I’m having a weird high-tech/low-tech moment. Here I am, curled up in an easy chair in front of a woodstove with a cat in my lap, and writing. But not with a pen and paper; here I am, writing on a laptop that is connected to the rest of the world only through the power of mysterious waves emanating from a device in the office at the other end of the building. And this is the rhythm of my life: chop wood, turn on computer. Cook dinner, order spices through internet. Snuggle child to sleep, check on situation in Egypt, watch Monsanto’s inexorable slide towards controlling the entire food supply.
It has been a week of writer’s block, mainly. It’s not that I have run out of things to say; it is that ideas run over, tumbling against one another, unruly thoughts, each demanding the largest part of my attention… until I sit down to capture them, when they scurry away, pell-mell, to be replaced by whims and the internet. Ever so much easier to read somebody else’s thoughts than to try to pin down these frisky critters flung about all over the tableau of my psyche. Take this post, for example. I was going to write about how my life is so much less automated than it used to be when I realized the absurdity of the situation. Well, yes, we have to cover the windows and bring in firewood. We have to open and close the chicken coop on a daily basis, and clear the solar panels to keep the computer charged (although we have a completely functional electrical grid hooked up to the plug below my desk.) Yet the knowledge of the world is at my fingertips, I can see/hear the music I want, catch snippets of movies, confirm precise quotes, look up whatever book arrived at the edge of my awareness and place an order for it without leaving my desk. This is a strange and ridiculous juxtaposition that lays waste to my original thesis, but illustrates my problem with rampant ideas.
I have over a dozen posts in draft, but I can’t quite make them work for any number of reasons. Most of them are slippery things, playing just around the edge of my abilities and knowledge. Big questions, thorny questions, questions of human motivation, social construction of knowledge, science and religion, race relations in Canada. Arguments and explorations that turn on subtleties of language, precise definitions, and making clear my assumptions… Is that claim too sweeping? Under what circumstances might this be true? How is class/privilege tied up in this issue? Can I call him a prick without being crass?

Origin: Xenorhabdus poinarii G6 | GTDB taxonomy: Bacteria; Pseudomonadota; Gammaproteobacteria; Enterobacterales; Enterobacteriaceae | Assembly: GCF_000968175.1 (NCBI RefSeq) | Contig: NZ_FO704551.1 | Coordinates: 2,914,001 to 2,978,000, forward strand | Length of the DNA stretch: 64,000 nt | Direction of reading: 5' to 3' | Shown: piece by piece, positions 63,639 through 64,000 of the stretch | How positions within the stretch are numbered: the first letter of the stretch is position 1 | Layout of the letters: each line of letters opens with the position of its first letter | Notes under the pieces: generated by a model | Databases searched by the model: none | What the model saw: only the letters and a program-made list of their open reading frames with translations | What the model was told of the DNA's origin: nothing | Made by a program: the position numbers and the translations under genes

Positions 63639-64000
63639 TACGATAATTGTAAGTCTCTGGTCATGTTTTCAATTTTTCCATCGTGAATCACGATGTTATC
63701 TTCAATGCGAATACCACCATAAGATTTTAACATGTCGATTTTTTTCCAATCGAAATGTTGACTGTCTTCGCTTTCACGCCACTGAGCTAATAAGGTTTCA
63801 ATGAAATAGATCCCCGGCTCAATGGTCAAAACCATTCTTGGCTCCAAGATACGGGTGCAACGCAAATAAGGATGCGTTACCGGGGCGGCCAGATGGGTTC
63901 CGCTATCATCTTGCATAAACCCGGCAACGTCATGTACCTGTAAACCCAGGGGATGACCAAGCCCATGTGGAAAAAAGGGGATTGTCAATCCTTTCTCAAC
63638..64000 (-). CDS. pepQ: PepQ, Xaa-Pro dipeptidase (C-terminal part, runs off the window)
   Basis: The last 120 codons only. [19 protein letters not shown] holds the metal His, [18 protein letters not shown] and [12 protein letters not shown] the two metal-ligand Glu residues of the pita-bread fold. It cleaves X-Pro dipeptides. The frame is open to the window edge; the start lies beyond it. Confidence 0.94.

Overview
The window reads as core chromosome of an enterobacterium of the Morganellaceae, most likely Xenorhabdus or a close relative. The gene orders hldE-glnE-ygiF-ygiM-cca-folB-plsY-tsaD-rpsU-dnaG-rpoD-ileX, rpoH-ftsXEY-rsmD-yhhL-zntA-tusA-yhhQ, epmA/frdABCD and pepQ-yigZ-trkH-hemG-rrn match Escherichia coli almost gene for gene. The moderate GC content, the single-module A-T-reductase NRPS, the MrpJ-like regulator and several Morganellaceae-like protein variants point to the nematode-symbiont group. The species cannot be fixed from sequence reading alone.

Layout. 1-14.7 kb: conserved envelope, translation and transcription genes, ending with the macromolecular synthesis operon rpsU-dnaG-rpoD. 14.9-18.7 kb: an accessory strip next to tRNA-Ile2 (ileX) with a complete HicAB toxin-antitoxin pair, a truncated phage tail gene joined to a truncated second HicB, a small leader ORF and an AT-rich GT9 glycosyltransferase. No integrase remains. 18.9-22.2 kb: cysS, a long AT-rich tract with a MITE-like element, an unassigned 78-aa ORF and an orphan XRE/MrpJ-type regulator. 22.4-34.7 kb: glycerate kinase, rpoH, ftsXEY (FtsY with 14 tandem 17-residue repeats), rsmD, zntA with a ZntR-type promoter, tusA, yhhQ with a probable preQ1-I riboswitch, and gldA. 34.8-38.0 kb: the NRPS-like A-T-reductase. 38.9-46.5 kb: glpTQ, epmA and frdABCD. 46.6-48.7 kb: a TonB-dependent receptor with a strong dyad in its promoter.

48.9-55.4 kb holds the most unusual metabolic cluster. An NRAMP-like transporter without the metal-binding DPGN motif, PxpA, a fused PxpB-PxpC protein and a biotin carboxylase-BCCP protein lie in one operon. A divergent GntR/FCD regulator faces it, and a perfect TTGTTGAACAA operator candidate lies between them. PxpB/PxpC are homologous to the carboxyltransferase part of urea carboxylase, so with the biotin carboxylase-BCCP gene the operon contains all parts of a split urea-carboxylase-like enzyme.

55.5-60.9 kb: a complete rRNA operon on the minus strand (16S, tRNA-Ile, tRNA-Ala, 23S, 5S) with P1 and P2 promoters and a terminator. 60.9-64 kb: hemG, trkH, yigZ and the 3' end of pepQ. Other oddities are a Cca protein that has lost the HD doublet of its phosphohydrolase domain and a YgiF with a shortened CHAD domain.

There is a math joke about two professors. One professor is working on a proof, and he has written it on the board in his office. His colleague comes by, looks at the board, and says, “Oh! It’s obvious.” The first professor sits down at his desk to think about it. Every day for a week, he comes in, sits down and looks at the proof, ponders it, considers, writes down a few lines and goes back home. At the end of the week, he smacks himself on the forehead. “It is obvious!”
I had a similar conversation with an English professor this summer. He said that by the time you’ve worked with ideas long enough to integrate them into your thinking, they become so obvious that they no longer seem worth reporting. Only, he also pointed out, this reasoning is flawed. Clearly they now are “obvious” to you, but the ways in which they fit into your own worldview and the ways in which they are new contributions can get lost in the process of thinking them through. Which is why, right this moment, I’m working on showing up. Writing, whether it works or not. Thinking, whether it is true or not. Struggling with the words, getting them down… having faith that they will eventually hang together. Or the deadline will hit, and they will have to do.